In the year above me at school, when I was about nine, there was a boy that had a skin condition that to this day I still have no idea what it possibly could have been. I remember my mum explaining it to me as his pores not working properly. My mum's explanations always came with a 'that's gonna have to do you' air about them. Anyway, the result was a very red, sore looking skin. As it went in those days, such an abnormality warranted some name calling (oh how better we understand emotional health and well being now!). It was somewhat unimaginative, but he became known as Tomato Head to everyone in the school.
So one playtime, I am there clowning around as usual when Tomato Head passes close-by. This prompts a discussion amongst my friends about who was going to dare call him by his nasty nick-name. I saw that as 'barely-a-dare' so volunteered confidently and delivered instantly. The response was not as I had anticipated. Tomato Head looked directly at me, with understandable anger and stated, 'My parents were up at school yesterday talking to Mr Chouler and he said, if ANYONE called me that name again, I was to go to him straight away and tell him,' which he duly did. How could I have known I was to be the straw breaking the camel's back?
I wasn't a stranger to Mr Chouler the headmaster (being a tad on the naughty side) and TH's response did cause me considerable concern and I did not relish the prospect of another telling off (or possible caning) garnished with a comparison with my wonderful big sister laden with sorry disappointment in me. My response, which seemed perfectly logical at the age of nine - was to disguise myself. My friends were keen to help out (they were strictly speaking accomplices in my crime) and I swapped shoes with one person, a skirt with another, I took off my pink national health specs, I changed my hair from bunchies to a ponytail, swapped cardigans with another and felt safe a secure in the fact that I was unrecognisable. Only, of course I wasn't (in the 'oh so real' adult world) and Mr Chouler marched out onto the playground and shouted,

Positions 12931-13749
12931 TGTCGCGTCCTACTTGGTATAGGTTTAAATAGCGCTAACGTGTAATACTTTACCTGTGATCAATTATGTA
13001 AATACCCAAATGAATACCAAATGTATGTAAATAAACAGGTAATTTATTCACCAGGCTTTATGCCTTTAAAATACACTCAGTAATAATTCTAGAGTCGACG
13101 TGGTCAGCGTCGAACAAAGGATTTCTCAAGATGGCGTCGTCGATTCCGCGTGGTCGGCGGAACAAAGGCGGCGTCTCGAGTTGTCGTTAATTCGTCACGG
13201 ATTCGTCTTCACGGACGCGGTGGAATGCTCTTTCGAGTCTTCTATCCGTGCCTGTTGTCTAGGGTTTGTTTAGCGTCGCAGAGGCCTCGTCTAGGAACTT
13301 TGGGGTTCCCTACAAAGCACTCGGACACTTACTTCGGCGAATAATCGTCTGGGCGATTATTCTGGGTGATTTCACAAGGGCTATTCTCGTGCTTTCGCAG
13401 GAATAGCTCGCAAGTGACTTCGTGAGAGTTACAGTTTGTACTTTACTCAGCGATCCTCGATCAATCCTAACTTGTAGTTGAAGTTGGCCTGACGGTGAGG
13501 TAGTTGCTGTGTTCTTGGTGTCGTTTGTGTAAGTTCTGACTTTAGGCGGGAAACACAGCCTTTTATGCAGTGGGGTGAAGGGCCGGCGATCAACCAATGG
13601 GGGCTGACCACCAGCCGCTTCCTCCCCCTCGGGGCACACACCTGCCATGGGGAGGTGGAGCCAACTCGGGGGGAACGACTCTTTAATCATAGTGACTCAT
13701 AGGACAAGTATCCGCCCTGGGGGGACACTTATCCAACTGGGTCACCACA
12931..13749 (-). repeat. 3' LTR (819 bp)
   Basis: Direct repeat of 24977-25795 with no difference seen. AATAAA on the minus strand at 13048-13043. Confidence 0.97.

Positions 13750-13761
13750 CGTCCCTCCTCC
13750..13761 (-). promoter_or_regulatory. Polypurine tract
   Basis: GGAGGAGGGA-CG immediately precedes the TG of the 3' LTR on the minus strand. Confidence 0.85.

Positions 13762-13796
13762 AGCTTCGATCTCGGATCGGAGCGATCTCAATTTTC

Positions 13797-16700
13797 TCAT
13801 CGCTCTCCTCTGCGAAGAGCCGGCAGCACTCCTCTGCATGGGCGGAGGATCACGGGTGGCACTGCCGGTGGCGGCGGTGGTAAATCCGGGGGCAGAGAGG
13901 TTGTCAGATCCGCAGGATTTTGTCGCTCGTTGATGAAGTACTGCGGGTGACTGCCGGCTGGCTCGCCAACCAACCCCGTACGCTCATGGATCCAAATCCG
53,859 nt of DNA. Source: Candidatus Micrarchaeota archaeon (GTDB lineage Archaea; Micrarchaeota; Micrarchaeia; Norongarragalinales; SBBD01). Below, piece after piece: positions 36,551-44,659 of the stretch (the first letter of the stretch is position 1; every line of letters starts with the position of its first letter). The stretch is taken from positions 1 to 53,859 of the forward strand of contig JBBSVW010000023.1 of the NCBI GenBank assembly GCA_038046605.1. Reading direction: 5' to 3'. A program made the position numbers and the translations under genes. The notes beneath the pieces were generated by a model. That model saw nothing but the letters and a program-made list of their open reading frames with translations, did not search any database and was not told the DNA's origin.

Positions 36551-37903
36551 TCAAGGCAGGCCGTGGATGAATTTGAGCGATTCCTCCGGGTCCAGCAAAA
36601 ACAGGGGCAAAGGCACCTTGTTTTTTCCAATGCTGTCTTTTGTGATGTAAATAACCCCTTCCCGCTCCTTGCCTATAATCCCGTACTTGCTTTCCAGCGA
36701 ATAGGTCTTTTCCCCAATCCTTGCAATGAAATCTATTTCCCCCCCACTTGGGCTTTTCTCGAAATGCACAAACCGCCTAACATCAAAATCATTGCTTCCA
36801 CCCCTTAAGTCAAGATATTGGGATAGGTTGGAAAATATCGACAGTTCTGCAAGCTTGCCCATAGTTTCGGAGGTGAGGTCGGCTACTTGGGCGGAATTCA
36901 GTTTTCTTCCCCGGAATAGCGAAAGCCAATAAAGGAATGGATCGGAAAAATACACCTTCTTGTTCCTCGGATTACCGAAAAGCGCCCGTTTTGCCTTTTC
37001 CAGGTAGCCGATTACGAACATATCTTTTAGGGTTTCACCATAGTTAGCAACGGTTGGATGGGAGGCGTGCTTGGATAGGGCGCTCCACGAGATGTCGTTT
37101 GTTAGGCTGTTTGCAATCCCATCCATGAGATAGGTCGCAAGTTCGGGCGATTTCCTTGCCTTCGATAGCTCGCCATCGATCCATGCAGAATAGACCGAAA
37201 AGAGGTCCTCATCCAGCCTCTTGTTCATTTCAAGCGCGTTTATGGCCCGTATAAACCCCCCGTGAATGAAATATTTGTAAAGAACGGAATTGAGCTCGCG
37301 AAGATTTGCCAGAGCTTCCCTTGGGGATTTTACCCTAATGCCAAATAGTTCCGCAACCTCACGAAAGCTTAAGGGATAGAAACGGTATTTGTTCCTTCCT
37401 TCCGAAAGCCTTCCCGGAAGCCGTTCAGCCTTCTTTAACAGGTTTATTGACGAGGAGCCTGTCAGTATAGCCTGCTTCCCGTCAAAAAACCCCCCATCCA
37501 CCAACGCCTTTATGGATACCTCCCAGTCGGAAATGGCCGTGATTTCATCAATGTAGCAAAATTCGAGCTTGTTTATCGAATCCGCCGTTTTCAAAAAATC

'Molly Potter (not my name at the time..but that's another story) come to my office now.'
I did and what a sorry sight I must have been for being the smallest in the class by a long way, I stood in front of Mr Chouler with shoes that kept slipping off (entering and leaving was a struggle), a skirt that kept slipping down (I remember having to keep holding and pulling it up), the sleeves of the cardigan I was wearing went well beyond my hands, my hair would have been a mess and on top of all that, I couldn't see.
Mr. Chouler omitted the usual lecture. I think he must have been distracted by something. For all he said, with a smirk on his face, was,
'Don't do it again.'